TITLE: Events of Misfortune
AUTHOR: Allocin
SUMMARY: When the Dursleys are lost in a terrible accident, Harry is taken in by the most unusual person.
CATEGORIES: Drama/General
CHARACTERS: Harry, Lucius, Draco, Narcissa.
TIMELIME: Pre-PS/SS (c.1986-91) AU
DISCLAIMER: I don't own Harry Potter and all its related merchandise. I make no profit from this venture and mean no offence. Don't sue.

Chapter 1: Crash

It was a pleasant spring day. The Easter holidays were upon the citizens of England, and the Dursleys had decided to visit a theme park. Unfortunately for them, Dudley's choice was near Leicester in the Midlands, and it would take a good hour and a half to get there. Of course, that was the time it usually took to get to their destination; on their chosen day of travel, the M1 was heaving with cars and lorries alike.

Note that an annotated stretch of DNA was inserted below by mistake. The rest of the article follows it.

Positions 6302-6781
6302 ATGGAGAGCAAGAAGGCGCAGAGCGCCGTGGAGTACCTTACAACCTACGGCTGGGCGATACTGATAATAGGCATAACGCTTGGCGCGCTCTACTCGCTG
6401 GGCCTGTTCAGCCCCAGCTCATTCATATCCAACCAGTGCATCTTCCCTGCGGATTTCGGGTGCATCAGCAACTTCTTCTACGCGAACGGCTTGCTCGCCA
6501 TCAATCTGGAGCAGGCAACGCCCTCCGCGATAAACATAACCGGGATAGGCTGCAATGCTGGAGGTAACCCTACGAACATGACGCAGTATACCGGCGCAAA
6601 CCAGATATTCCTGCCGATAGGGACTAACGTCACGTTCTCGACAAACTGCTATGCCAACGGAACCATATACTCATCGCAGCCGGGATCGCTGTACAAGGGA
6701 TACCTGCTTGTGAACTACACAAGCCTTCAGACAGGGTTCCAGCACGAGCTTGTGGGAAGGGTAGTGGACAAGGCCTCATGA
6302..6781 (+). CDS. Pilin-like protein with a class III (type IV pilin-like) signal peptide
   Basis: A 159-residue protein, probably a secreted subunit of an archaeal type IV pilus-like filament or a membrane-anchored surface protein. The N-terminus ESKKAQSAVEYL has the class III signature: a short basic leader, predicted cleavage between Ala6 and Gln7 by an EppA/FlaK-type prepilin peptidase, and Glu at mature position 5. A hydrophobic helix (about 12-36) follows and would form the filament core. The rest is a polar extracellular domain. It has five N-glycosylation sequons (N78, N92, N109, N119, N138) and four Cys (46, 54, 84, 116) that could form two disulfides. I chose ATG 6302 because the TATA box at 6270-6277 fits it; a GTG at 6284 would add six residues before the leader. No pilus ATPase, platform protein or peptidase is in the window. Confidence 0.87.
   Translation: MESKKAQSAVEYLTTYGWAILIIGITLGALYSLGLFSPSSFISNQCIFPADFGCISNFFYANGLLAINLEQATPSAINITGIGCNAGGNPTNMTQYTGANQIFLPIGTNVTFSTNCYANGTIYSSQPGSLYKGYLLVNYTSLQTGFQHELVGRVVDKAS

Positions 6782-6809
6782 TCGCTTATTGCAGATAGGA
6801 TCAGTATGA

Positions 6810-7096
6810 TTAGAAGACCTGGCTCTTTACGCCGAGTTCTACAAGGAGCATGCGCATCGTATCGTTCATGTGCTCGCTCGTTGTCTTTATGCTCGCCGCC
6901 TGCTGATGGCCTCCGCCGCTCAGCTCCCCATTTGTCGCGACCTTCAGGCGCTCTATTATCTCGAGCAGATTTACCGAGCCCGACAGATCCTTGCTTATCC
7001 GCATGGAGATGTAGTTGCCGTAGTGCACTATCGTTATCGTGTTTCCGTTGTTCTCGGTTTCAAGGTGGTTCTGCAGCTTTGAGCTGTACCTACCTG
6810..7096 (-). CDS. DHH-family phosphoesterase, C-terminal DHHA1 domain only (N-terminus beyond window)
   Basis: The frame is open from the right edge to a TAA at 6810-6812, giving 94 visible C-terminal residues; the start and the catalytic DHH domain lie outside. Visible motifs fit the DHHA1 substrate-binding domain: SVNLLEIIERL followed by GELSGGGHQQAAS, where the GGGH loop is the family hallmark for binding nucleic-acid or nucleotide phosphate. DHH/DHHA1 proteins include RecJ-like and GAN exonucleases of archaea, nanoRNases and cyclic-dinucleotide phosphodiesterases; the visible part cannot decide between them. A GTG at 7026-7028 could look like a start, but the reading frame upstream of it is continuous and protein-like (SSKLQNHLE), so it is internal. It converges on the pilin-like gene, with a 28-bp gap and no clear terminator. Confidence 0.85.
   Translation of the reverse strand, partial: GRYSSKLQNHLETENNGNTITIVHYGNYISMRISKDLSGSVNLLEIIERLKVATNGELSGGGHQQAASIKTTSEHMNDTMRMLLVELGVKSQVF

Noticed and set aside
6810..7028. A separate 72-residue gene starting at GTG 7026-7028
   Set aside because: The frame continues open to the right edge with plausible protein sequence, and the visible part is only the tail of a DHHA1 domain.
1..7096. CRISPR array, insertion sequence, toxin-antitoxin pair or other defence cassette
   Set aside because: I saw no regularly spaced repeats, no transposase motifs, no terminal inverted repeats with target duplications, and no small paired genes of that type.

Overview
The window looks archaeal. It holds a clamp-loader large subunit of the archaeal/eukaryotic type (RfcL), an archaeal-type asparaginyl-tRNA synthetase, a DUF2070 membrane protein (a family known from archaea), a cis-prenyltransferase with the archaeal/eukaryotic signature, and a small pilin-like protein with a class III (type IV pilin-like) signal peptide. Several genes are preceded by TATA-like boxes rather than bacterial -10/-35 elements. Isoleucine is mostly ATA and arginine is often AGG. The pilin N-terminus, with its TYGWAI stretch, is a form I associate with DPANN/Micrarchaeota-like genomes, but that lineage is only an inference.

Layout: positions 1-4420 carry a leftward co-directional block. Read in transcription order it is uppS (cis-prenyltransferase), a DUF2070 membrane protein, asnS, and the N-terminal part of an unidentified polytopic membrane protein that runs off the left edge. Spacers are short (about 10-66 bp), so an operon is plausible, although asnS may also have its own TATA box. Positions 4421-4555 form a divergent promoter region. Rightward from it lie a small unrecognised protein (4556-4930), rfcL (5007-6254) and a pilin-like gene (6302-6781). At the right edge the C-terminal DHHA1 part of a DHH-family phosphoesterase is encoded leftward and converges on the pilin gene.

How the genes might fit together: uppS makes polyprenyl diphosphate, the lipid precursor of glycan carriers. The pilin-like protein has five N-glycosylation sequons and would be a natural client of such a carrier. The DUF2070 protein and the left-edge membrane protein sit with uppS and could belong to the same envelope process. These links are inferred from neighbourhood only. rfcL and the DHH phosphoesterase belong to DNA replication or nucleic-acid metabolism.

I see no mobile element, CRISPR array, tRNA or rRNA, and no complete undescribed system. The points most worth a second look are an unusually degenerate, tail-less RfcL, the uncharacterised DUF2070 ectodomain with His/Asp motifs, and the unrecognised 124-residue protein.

"It's abnormal to have so many coaches travelling on a Monday," Uncle Vernon grumbled, face a cherry red colour even with the air conditioning on. Aunt Petunia murmured in agreement, matching his glare at the driver of an HGV from Hungary. A National Express coach to Newcastle was the next victim of their angry look. Dudley's ice cream slopped down his front.

A thump followed by a hiss of pain sounded from the boot. Aunt Petunia's long neck swivelled round so she could glower ineffectively at the empty seat. Dudley glanced over his shoulder, losing the rest of his liquefied ice cream as a messy stain on his trousers.

"Quiet, boy!" Uncle Vernon shouted, loud enough to attract unwanted attention from the cars crawling past him. He smiled pleasantly at the drivers that stared until they moved on.